What a year at EIT InnoEnergy Master School has taught me

EIT InnoEnergy Mster student

As I make my move to France, for my second year at École Polytechnique, I can’t help but wonder how a year has passed by so quickly.

I am penning my thoughts by way of this Blogpost as a means of introducing my brand new life to anyone who is interested in pursuing an EIT InnoEnergy Master degree.

Moving to Stockholm

I pursued my first year of the Master in Renewable Energy, at KTH, Stockholm. To give a brief background, I am from Singapore and have never experienced living in a country where sustainability forms the crux of day to day life. The main reason I chose KTH to be my first year, was to learn from one of the best sustainable countries.

Moving from a tropical country, where winters were a warm 28C, to a sub-Arctic country like Sweden, was exciting! I learnt my lesson pretty quick: Always carry a winter jacket, you never know when the mercury is going to drop! As I started experiencing what Autumn truly looks like, I was also experiencing the immense diversity among my colleagues. I can, in a way relate it to the colours of autumn. Each person brought with them a unique cultural personality, each with their own experiences and life lessons. However, together we had strengths and weaknesses, complimenting each other, which made it as beautiful as the autumns in Sweden! We learnt from each other, as much as we taught each other.

Choosing the right opportunity

Having worked for 3 years prior to pursuing my Master’s, I was excited to tap into all the opportunities that were presented to me, outside of the InnoEnergy Master’s programme. I was taking up unpaid internships, extra-curricular activities and honestly did not have the heart to say “NO” to any opportunity. This, however, did not help me in the long term. While some projects looked great on paper, they did not turn out to be well managed practically. I realised it is of utmost importance to research well into a topic, get feedback and then say “YES” to an opportunity. A well planned and executed project looks way better on the resume than multiple average projects, which do not have any impact in the long term.

The right team

With an academic degree come the academic projects. Over the course of a year, I made a conscious decision to work with different groups of people for different projects. This helped me immensely, as the work ethics of a person cannot be gauged from a single meeting. A good friend can sometimes be an average team-mate and vice-versa. Working with different groups of people helped me identify the key features I need to look in a person for finding the right mix for a team. It is important to have complementary skills among the team-mates, and this knowledge only comes by experimenting, while you are still in university.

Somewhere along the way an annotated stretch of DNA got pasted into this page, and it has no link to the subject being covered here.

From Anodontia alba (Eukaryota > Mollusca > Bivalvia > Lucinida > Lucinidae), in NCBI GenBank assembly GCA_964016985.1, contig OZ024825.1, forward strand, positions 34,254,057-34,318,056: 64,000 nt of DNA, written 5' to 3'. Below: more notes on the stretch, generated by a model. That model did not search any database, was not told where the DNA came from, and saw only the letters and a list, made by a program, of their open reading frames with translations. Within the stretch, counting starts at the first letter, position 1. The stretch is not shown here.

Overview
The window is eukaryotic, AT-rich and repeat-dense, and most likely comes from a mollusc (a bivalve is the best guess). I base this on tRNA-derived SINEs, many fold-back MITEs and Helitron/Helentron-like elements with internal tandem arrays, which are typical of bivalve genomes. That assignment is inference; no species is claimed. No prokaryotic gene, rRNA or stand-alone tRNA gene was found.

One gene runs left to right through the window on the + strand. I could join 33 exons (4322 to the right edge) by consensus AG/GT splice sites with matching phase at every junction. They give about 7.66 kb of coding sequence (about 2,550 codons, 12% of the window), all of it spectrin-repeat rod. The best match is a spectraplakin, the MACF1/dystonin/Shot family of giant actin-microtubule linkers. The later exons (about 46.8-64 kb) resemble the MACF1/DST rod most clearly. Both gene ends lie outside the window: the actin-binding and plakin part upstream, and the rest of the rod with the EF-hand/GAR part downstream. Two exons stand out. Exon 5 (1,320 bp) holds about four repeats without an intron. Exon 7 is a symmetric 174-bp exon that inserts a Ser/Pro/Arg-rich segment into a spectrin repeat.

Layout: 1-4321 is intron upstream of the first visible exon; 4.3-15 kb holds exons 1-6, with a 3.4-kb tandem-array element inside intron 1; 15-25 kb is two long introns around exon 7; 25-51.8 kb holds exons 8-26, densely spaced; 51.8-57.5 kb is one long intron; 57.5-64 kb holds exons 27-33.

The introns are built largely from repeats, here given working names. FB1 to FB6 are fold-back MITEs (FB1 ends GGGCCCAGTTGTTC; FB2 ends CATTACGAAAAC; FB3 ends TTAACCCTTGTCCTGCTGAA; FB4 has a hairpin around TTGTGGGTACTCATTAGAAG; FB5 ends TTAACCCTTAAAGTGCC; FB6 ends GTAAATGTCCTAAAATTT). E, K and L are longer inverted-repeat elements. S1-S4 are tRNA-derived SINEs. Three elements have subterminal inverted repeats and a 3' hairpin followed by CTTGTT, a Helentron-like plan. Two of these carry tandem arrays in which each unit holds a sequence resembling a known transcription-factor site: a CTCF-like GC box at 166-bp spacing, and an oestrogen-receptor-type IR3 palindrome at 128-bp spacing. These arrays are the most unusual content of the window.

Networking

Over the course of a year, whenever I required assistance for job search, project interviews, the once concept that helped me survive was: “I know someone who knows someone”. Networking has been my soul rescuer in these terms. InnoEnergy has a vast network of professionals, scholars and students that are diverse in terms of culture and experience. By attending events, webinars and being “visible” at these events, helped expand my network of people interested in energy transition and sustainability. You never know when someone will be of utmost help for you, hence go out there, make the first move to talk and start expanding your network of like-minded energy transition enthusiasts! My advice would be to start with InnoEnergy CommUnity platform to meet your fellow InnoEnergy Master School students!

Travelling

EIT InnoEnergy has several events organised over the span of a year, often at different locations. There were times when I moved from a location with -15oC to a location with +15oC. Never have I experienced a 30 degree temperature difference within a 4 hour flight span. I have witnessed the northern lights, seen the midnight sun and experienced 12 hours of non-stop street party. Europe is an immense pot of mixed cultures, climate and experiences. Hence my only suggestion here would be to have an open mind and absorb as much as you can!

It is of course very difficult to summarise all my experiences within one Blogpost, but I have presented my highlights here, which were the most eye-opening for me. I am looking forward to another year of getting immersed in different cultures and taking away key life lessons so stay tuned for my next post!

Malavika Venugopal, Master in Renewable Energy